The current fair trade movement was started by students in the 1960s. The young in Europe were rebelling against established business practices that were not ethically sound. If not for the students of that time, we would not have the fair trade movement of today. Obviously, the same can be said of the young adults that will carry the movement into the future. Thanks to student organizations and initiatives, the masses are being informed about fair trade. Often, real measurable change is happening, leading to some notable victories by fair trade students.
In the United States, the main and most popular fair trade student group is United Students for Fair Trade, otherwise known as USFT. They represent more than twenty-five schools nationwide. Their stated objective is “to raise the awareness of and expand the demand for Fair Trade alternatives, both on campuses and in communities.” Transfair USA profiles some of the most notable fair trade student groups.
Luther College (Iowa)
This school probably has the largest grouping of any fair trade organization with 140 members. I go to Miami-Dade College in South Florida, the second most-enrolled school in the country, and none of the organizations have more than 100 members. To me, 140 is a miraculous accomplishment. There is obvious strength in numbers, because the Students Encouraging Economic Development Through Solidarity (long for SEEDS) have been doing some amazing things in the student activism world. They have had two Fair Trade Fests, a silent auction and public awareness campaign. They’ve also sponsored a group of professors to explain the concept of Fair Trade and other economic complexities, and to keep the club ongoing sell fair trade goods from shirts to handicrafts.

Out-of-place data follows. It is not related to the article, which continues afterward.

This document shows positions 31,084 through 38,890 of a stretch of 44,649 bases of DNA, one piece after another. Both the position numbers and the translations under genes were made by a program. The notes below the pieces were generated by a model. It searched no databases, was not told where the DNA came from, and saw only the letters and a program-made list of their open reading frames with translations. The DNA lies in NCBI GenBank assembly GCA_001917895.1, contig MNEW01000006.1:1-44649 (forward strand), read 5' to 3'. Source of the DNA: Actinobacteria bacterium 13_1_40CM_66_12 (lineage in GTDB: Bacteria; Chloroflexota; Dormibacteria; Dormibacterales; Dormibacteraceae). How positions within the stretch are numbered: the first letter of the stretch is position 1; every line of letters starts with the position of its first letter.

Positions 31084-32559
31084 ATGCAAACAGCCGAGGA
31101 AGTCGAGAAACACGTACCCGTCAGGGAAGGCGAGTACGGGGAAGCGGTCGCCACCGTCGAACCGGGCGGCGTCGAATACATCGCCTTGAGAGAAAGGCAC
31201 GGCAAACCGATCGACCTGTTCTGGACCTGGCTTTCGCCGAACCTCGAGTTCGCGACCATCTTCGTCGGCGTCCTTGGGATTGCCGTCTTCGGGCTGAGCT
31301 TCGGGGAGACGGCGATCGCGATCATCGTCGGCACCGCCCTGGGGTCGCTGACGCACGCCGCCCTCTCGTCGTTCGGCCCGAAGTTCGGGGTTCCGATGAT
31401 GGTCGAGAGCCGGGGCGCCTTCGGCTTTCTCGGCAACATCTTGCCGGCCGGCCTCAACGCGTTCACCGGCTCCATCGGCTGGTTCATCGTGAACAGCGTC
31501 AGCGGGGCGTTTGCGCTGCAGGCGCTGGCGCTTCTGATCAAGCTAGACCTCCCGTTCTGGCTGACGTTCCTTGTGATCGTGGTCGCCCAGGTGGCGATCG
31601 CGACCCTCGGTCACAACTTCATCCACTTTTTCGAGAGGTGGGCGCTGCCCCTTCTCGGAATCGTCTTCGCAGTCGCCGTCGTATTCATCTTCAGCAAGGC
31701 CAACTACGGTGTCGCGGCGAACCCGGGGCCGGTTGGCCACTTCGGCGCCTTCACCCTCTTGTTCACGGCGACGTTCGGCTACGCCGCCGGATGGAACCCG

University of California, San Diego
The students at the University of California in San Diego have done some awe-inspiring things when it comes to promoting fair trade. They were able to convince an advisory board that a new cafe being built on the campus feature one Fair Trade coffee, espresso, chocolate, and tea variety. The members have also created a coffee cart with fair trade-only goods that are competitive in price with the campus offerings. University of Houston fair traders have done similar things, but not exactly with as much impact.
Rice University (Texas)
In addition to the principles of fair trade, Rice University in Houston also support the beliefs of cooperatives. Rice Coffeehouse, a completely student-managed affair is not only cooperative, but the only coffee it sells is organic Fair Trade coffee. They also offer “Office Packs” so that the employees of the university can have coffee delivered to them.
This is a short tease of the many schools doing interesting fair trade initiatives on campus. If you’d like to start an organization at your U.S school, I recommend contacting the USFT at one of their regional offices.
United Students for Fair Trade: http://usft.org/index.php?p=/Home/
Transfair USA on your campus: http://transfairusa.org/content/support/campus.php